We united as a delegation to collectively raise our voices and bring attention to the fact that 20 years since the adoption of the Beijing Declaration and Platform for Action and 15 years since the adoption of UNSCR 1325, progress has been uneven. WILPF Secretary General Madeleine Rees gave the call for us to create a new global movement for change and to “rethink, strategize, organize and make a difference.”

The CSW59 Political Declaration which was adopted on March 4, 2015 however failed to strongly and adequately reaffirm the existing commitments and ambitions of the Beijing Declaration and Platform for Action. WILPF joined over 900 women’s activists from around the world in demanding efforts be ramped up “to achieve the goals of fully realizing gender equality, the human rights and empowerment of all women and girls everywhere.”

With the Post2015 Women’s Coalition, we launched a vision statement outlining a proposal for feminist sustainable development that fills the gap of the weak and inadequate CSW political declaration.

Given the upcoming 2015 High Level Review of the implementation of UNSCR 1325, on March 11th, WILPF co­sponsored a Civil Society Consultation on the 2015 WPS High Level Review. The consultation provided updates on the High­Level Review; participants discussed civil society engagement and were able to give important recommendations towards the drafting of the WPS High Level Review Global Study.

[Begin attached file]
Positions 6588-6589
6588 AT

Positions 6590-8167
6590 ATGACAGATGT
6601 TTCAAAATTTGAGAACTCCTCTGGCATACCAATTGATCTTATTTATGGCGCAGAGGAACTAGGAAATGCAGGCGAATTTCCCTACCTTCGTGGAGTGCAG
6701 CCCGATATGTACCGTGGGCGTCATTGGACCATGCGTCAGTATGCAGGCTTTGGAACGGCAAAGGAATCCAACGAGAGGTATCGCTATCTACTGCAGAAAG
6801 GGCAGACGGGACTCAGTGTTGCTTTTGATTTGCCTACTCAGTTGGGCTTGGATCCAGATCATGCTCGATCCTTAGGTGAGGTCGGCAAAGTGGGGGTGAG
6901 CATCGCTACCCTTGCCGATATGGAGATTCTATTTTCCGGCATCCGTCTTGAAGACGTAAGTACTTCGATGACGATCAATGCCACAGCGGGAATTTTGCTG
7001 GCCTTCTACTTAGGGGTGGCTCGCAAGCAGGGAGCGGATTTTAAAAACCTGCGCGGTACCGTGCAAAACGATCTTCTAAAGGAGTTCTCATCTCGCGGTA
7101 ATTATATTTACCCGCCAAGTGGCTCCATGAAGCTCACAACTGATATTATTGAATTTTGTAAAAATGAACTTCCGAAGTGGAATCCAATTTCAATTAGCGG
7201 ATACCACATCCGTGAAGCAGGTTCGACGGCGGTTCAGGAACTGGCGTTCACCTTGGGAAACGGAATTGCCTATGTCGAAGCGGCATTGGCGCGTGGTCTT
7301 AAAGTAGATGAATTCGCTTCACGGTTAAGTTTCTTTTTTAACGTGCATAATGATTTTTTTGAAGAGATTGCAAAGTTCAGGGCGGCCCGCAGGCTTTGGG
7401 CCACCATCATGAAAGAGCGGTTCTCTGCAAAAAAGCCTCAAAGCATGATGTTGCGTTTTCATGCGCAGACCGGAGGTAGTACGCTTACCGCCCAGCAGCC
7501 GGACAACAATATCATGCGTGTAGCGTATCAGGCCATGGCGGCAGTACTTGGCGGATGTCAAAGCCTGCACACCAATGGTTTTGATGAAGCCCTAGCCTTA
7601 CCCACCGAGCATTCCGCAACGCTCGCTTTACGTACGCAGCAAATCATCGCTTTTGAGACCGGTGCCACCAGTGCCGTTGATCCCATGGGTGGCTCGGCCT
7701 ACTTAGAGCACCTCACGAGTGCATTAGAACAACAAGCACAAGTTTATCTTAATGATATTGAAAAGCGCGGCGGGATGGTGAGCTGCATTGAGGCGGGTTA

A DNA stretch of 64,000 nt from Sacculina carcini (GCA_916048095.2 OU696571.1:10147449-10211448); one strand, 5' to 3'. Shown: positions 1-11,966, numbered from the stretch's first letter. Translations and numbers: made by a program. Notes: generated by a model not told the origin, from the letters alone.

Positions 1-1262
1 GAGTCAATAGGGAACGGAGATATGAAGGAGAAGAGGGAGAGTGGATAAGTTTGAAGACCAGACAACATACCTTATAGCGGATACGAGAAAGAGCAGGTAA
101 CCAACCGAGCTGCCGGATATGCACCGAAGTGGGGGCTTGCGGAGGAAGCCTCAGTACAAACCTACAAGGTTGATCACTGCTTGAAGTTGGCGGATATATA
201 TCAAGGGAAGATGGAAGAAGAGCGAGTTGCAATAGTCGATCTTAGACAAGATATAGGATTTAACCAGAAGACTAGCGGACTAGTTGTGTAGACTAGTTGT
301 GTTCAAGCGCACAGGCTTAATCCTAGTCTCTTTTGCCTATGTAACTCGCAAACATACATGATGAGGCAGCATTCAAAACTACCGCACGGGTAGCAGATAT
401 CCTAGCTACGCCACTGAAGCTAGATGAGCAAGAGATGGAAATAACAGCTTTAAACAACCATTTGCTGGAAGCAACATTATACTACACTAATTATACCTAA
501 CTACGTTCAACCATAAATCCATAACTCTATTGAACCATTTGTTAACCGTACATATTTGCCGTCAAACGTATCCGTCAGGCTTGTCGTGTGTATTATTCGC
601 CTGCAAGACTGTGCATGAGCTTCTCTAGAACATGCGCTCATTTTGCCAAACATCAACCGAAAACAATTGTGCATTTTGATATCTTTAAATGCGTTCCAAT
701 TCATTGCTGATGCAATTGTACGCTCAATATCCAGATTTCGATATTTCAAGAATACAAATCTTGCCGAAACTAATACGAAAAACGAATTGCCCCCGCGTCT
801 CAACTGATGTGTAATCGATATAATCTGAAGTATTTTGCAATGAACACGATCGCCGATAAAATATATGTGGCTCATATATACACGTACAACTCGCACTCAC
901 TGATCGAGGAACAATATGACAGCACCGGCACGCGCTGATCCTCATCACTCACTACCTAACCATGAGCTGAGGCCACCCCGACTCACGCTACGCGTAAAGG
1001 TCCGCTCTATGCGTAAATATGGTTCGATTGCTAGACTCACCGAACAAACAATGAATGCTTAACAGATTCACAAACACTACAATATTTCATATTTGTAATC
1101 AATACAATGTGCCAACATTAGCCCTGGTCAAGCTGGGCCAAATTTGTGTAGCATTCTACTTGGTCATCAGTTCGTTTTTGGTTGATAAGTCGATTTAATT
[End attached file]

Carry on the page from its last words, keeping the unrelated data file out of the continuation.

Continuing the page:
Focusing on uncovering the linkages between hegemonic masculinities, violence, militarism and conflict, events such as WILPF’s Women Confronting ISIS and Amplifying the Voices of Palestinian Women, also sought to show the importance of, and give a voice to local grassroots women and their networks in the fight for women’s rights in conflict settings. Hanan Kaoud ​discussed the importance of building a movement of women civil society activists so as to empower women’s participation in­decision making and advocate for women’s access to justice and security.